Person reidentification (Re-ID) benefits greatly from the accurate annotations of existing data sets (e.g., CUHK03 and Market-1501), which are quite expensive because each image in these data sets has to be assigned with a proper label. In this work, we ease the annotation of Re-ID by replacing the accurate annotation with inaccurate annotation, i.e., we group the images into bags in terms of time and assign a bag-level label for each bag. This greatly reduces the annotation effort and leads to the creation of a large-scale Re-ID benchmark called SYSU- 30k . The new benchmark contains 30k individuals, which is about 20 times larger than CUHK03 (1.3k individuals) and Market-1501 (1.5k individuals), and 30 times larger than ImageNet (1k categories). It sums up to 29606918 images. Learning a Re-ID model with bag-level annotation is called the weakly supervised Re-ID problem. To solve this problem, we introduce a differentiable graphical model to capture the dependencies from all images in a bag and generate a reliable pseudolabel for each person's image. The pseudolabel is further used to supervise the learning of the Re-ID model. Compared with the fully supervised Re-ID models, our method achieves state-of-the-art performance on SYSU- 30k and other data sets. The code, data set, and pretrained model will be available at https://github.com/wanggrun/SYSU-30k.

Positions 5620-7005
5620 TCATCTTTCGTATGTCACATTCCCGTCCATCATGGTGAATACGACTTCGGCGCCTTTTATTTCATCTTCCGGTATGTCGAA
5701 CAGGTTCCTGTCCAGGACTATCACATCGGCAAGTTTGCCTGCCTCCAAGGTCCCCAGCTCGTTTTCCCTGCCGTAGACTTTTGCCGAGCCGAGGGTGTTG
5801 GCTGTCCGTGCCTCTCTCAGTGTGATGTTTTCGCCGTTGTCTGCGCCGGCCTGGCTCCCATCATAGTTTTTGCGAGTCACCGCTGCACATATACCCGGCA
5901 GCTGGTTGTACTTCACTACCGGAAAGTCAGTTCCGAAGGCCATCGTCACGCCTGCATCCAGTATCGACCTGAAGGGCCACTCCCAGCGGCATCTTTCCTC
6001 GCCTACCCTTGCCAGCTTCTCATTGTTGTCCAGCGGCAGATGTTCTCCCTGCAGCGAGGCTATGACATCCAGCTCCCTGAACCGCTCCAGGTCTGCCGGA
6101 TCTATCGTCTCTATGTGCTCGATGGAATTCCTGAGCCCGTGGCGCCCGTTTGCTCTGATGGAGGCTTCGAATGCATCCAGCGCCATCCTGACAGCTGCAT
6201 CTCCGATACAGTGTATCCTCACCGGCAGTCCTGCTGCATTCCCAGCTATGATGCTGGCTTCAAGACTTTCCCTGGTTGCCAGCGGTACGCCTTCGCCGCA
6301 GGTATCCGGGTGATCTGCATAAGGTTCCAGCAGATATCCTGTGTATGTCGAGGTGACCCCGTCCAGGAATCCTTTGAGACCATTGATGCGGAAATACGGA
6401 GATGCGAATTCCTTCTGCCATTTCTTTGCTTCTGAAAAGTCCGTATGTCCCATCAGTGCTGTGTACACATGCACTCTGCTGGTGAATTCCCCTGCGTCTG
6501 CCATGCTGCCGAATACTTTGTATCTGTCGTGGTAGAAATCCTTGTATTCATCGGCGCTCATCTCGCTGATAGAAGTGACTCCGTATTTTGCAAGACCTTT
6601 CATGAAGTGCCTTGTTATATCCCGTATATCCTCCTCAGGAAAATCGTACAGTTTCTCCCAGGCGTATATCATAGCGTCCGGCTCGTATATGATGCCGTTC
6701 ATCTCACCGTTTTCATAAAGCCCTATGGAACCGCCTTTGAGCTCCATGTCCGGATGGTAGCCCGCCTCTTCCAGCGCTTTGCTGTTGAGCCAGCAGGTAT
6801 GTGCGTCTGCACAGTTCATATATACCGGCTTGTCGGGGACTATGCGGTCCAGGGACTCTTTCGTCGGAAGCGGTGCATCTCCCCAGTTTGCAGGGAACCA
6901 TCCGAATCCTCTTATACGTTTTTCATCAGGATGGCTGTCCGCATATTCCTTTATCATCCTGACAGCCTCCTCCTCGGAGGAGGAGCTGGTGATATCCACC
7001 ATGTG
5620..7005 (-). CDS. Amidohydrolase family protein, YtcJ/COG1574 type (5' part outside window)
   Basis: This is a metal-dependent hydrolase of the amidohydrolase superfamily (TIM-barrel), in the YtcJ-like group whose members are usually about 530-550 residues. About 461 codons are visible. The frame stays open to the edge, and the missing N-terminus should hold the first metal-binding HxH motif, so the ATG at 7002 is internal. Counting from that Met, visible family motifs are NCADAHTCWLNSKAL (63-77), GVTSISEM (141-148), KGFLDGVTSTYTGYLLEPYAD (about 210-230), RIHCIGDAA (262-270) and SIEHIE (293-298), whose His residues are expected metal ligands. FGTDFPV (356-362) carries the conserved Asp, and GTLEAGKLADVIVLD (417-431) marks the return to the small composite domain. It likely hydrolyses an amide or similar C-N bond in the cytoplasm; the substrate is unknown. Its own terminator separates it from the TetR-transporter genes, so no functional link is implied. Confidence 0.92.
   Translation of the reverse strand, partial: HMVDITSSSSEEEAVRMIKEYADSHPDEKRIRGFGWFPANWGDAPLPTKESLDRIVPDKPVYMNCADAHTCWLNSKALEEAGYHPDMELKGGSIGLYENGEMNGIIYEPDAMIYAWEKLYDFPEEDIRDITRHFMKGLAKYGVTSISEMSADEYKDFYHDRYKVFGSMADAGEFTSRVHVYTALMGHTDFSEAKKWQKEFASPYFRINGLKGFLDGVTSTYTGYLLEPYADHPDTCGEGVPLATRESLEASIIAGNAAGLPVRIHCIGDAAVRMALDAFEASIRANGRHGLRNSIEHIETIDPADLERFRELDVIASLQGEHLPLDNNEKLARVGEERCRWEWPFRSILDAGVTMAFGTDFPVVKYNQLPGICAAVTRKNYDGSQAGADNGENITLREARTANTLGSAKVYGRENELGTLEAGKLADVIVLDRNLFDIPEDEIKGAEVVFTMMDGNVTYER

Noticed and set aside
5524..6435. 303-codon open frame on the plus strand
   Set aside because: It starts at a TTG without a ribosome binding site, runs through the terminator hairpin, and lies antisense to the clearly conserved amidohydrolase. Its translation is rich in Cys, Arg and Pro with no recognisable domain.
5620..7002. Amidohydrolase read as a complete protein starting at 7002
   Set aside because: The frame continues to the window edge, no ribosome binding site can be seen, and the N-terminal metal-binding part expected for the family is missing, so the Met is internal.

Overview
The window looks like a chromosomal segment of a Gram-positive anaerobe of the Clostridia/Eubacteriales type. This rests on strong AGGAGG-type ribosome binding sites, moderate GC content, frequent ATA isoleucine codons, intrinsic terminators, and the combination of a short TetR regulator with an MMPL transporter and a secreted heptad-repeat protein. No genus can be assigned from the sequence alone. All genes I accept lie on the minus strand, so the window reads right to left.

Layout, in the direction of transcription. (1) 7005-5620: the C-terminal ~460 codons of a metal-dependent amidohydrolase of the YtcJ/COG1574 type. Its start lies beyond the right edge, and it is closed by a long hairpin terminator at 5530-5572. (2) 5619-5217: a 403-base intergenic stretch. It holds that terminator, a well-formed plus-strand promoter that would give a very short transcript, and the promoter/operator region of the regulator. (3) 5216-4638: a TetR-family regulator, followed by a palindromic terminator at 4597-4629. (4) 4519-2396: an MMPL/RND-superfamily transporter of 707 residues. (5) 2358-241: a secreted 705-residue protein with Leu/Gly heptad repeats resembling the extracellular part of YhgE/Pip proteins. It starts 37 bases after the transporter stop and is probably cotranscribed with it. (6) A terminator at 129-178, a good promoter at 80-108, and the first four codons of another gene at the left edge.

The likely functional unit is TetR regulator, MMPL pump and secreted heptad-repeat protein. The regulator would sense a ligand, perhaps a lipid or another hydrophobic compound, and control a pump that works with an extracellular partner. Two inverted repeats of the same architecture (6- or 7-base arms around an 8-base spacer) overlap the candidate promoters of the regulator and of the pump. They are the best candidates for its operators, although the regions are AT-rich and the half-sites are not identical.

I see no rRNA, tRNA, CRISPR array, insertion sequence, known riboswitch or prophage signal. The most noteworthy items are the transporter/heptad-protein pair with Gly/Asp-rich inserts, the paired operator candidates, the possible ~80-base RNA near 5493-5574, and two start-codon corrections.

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http://dx.doi.org/10.1109/TNNLS.2020.2999517DOI Listing
May 2021

Spreading of benquitrione droplets on superhydrophobic leaves through pillar[5]arene-based host-guest chemistry.